Hayden Wallis .. Martin Wallis
Penventon Farm, Helston TR13 ORA
Tel/Fax 01326 572714 email: martin@newpotatoes.net
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Hayden and I enjoy a few minutes rest at a Beach Bar on our cycle ride through the northern part of Brazil to raise money for Lepra

Cycling out of Natal, over the Ferry and through the Countryside of Brazil gave me time to reflect on the last twelve months of training. After cycling with Lepra in India I wanted to see another country from my bike. "If you cannot beat them join them" must have been on Hayden's mind when he decided to join me, with just 8 weeks to train. Hayden had not ridden a bike for more than 30 years, bought a bike in July and within 2 weeks he was cycling at an average speed of 13 mph

We were to cycle from Natal to Fortaleza, which is on the North East of Brazil not far from the equator. The temperature was always mid 30's with a strong wind. We joined a group of 16 cyclists with ages ranging from 18 -60+ who had all raised money for Lepra. The British Leprosy Relief Association.
Our first day's cycling in Brazil took us through small villages and quiet roads where we saw a herd of cows but what they were fed on remains a mystery because the countryside was very barren. We turned off road to head down to Petitinga our first experience of Brazil's country lanes! When you leave the highway you can expect anything from corrugated tarmac, cobblestone or just track but always covered with sand. Not being an off road cyclist I had to leam fast how to cycle on sand - keep on peddling! The cycling was challenging because you could never relax - You had to be aware of the surface and try to judge the depth of the sand.

We stayed in small chalets most nights beside the Beach and we could swim in the sea. The Beaches were beautiful and so unspoilt from Natal up to Fortaleza. During the next couple of days we had some difficult terrain to cover and we stopped at a Manioc factory to see how the vegetable is peeled, ground into flour and cooked over an open fire. Further along the road I went up and met a little family outside their shack. The girl was 25 with 5 children and her sister 18 with 2 children. We also met an ox cart with three little children riding on the axle trying to get some shade. We saw a little boy on a donkey carrying milk in an old oil can to the local milk factory - no hygiene standards here!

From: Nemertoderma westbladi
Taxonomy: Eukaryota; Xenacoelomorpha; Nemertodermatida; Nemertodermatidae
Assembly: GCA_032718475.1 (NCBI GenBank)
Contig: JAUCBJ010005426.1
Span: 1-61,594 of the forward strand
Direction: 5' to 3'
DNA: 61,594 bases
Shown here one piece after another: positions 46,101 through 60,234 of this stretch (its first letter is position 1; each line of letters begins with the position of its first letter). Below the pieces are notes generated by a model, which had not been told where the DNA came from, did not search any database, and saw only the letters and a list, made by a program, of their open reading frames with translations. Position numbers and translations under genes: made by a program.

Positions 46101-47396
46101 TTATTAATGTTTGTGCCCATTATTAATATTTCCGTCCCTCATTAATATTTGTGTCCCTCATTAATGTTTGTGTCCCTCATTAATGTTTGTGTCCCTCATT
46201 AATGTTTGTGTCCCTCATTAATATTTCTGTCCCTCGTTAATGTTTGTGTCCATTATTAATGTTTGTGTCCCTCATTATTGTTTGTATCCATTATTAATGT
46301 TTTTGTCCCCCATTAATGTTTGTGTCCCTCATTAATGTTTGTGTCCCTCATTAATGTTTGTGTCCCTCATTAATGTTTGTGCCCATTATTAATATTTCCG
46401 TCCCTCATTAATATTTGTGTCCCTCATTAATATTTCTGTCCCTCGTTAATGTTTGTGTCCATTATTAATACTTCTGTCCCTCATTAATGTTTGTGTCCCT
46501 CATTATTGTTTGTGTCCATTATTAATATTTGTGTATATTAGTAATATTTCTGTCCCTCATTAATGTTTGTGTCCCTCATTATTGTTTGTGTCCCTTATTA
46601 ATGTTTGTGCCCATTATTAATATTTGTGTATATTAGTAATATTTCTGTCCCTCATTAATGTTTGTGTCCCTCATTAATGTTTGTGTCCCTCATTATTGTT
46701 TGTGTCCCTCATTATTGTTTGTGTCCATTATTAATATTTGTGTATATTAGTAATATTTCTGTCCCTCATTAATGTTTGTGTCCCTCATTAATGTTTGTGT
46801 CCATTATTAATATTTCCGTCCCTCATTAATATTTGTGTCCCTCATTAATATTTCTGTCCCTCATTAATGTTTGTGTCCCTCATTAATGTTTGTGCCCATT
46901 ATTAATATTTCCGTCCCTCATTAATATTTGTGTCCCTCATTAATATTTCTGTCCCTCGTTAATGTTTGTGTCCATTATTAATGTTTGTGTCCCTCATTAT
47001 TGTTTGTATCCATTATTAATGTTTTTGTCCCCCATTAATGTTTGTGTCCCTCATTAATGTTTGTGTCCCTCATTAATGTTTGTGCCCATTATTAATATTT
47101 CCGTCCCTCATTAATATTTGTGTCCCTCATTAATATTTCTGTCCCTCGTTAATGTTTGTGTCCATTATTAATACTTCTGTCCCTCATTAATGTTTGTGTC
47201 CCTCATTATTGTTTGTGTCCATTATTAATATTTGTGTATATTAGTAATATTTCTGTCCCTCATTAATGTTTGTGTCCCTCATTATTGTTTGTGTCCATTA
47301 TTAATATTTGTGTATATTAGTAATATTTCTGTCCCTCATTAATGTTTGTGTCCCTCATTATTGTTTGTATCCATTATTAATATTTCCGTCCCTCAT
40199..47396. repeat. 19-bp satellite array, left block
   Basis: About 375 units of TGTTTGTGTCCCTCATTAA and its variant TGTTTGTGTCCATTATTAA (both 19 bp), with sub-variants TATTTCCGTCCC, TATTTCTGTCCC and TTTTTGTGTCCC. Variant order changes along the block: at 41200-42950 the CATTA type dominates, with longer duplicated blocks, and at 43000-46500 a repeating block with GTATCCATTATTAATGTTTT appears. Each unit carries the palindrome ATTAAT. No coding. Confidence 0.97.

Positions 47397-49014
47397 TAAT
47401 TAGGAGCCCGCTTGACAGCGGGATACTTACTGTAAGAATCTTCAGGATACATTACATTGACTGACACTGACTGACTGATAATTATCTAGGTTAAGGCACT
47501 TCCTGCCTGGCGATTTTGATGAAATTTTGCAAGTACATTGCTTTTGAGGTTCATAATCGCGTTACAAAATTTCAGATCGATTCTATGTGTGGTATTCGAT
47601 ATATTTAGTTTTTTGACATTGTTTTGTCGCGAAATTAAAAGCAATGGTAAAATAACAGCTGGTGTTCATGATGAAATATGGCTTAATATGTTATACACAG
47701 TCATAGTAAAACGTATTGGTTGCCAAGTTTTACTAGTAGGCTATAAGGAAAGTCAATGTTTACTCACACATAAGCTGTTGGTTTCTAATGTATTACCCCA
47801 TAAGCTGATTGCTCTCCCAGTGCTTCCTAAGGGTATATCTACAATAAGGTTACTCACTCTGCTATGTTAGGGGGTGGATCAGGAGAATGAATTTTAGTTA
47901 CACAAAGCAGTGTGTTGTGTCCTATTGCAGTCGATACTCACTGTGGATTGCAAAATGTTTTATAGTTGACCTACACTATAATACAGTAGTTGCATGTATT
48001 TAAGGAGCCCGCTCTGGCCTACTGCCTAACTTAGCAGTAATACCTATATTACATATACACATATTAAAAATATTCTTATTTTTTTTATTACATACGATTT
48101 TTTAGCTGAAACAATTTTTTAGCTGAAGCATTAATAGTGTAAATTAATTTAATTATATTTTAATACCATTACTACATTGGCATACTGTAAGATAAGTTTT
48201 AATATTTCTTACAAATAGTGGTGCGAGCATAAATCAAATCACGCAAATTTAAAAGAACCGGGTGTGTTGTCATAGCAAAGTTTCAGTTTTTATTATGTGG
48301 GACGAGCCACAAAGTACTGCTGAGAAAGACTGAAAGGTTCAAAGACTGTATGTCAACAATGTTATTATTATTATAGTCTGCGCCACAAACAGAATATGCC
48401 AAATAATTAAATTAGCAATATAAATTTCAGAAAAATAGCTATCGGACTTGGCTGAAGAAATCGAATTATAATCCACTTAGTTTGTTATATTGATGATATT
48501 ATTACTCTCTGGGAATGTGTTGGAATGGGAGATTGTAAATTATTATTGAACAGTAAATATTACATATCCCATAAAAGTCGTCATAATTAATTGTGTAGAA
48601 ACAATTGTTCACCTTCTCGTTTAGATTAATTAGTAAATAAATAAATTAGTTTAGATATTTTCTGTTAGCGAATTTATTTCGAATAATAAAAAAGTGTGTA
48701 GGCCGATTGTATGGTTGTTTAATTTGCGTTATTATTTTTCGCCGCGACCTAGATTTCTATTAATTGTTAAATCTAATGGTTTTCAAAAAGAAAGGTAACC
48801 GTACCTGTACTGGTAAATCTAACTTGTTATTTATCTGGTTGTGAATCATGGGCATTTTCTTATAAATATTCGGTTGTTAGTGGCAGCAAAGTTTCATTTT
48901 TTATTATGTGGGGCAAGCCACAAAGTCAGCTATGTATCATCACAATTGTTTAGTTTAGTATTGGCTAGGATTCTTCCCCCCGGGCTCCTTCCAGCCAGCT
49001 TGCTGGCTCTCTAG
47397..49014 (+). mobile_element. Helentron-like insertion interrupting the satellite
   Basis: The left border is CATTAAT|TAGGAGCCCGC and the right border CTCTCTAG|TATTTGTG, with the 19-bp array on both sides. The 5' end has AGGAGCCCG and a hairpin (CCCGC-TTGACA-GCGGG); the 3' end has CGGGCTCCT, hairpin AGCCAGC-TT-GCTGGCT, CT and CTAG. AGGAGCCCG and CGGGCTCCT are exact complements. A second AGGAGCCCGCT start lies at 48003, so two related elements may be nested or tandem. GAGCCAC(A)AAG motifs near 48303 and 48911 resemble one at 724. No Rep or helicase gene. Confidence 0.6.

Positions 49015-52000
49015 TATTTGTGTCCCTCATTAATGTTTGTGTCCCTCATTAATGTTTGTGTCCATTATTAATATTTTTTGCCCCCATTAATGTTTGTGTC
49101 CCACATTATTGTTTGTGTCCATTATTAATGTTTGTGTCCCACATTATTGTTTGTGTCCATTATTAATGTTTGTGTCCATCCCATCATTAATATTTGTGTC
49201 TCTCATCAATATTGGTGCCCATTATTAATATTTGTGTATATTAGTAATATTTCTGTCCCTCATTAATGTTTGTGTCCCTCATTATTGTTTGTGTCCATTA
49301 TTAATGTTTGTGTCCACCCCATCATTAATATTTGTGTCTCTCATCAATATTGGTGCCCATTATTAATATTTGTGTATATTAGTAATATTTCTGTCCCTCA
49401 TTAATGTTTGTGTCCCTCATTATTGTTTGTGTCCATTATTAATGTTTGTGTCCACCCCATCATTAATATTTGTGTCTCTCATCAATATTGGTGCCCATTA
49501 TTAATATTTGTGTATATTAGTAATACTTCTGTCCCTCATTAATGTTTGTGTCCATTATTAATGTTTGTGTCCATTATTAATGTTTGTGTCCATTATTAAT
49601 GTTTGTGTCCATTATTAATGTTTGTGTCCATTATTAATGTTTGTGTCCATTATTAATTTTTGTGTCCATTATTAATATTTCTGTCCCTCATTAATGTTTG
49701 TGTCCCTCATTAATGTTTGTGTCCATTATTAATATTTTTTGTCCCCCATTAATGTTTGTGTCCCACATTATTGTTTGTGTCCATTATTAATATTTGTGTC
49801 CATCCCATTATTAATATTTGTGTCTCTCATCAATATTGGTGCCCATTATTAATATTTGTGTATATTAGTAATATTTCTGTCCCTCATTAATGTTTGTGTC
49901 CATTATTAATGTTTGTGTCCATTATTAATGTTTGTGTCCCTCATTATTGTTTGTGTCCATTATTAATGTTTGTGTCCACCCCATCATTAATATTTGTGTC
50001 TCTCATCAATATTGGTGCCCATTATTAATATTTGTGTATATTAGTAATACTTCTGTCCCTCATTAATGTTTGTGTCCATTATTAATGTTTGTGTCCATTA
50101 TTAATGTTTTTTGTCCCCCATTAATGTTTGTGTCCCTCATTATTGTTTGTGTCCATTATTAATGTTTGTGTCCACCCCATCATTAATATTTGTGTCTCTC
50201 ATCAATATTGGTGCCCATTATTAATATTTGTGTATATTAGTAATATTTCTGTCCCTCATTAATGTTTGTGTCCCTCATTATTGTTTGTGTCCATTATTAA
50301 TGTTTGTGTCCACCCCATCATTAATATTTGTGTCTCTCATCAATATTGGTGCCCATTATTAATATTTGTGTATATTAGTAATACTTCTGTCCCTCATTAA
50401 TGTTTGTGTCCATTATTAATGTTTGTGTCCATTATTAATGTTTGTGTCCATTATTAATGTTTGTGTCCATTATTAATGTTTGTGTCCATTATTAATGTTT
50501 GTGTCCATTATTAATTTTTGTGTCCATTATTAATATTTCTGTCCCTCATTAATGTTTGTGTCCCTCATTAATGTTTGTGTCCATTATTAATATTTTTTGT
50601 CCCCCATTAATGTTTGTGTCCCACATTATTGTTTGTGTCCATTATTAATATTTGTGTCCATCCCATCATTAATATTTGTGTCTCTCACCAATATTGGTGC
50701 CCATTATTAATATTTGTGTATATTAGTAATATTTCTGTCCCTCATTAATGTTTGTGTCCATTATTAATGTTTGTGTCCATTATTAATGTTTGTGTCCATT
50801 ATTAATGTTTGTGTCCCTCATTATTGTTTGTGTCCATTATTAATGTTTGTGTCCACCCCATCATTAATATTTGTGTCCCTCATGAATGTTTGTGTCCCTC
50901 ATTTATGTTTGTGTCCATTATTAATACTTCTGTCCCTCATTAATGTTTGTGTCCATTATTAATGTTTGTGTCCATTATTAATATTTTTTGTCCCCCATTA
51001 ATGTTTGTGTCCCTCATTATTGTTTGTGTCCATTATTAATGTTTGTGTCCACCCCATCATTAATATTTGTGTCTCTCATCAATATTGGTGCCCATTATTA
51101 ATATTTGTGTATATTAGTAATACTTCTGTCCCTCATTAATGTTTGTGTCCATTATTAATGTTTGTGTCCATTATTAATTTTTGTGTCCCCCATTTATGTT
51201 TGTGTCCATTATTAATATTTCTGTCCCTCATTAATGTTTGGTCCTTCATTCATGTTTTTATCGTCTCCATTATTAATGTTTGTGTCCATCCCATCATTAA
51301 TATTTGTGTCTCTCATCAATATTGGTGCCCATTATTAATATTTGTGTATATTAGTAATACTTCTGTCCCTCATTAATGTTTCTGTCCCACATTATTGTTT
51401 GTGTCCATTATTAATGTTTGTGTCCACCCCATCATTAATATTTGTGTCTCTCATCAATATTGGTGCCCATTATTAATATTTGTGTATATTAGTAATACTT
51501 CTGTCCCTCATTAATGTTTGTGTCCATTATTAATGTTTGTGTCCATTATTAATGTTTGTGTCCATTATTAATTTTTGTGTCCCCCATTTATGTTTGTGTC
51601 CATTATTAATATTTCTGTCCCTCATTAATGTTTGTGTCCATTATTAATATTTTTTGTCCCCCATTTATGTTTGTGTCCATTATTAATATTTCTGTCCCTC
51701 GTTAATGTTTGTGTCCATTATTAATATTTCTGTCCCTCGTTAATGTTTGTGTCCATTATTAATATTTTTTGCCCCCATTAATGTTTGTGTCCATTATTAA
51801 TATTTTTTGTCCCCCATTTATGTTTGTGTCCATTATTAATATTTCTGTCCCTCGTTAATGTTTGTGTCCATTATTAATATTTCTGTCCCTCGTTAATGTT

We eventually arrived at Galinhos only accessible by ferry and when we landed children grabbed our bikes and disappeared, our bags were loaded onto donkey carts and raced off in the same direction. We tried to keep up with them but found running on sand very difficult but were relieved to find our bikes and baggage at the hotel and all the children beaming at us asking for 1 Real (30p) tip.From Galinhos we made our way to the Beach. We cycled for 3 days on the sand and were constantly wet because it was easier to cycle down near the shoreline. The coastline in Brazil is breathtaking -golden sand that goes on for miles. We raced a wind buggy, stopped at beach bars and enjoyed a cold beer (30p a pint!) and fresh lobster, cycled over mangrove swamp, through a river - enjoyed watching the fisherman fishing in their junta, while their wives scanned the coastline for seaweed. Our bikes took a lot of punishment with the salt water and we did get problems with cables and chains rusting - even though we were careful to wash and oil everything at night. One bike had to go into a little bike shop and for replacing the wheel rim, new tyre, tube and service 14 Real = £4!

Unfortunately we had to return to the main road to head into Fortaleza and civilisation. We stayed in Fortalaza for 3 nights and were taken to the Leprosy Hospital, but as space is limited suffice it to say "An experience of a lifetime", seeing patients at the Hospital makes one realize how fortunate we are in being able to undertake such a challenge.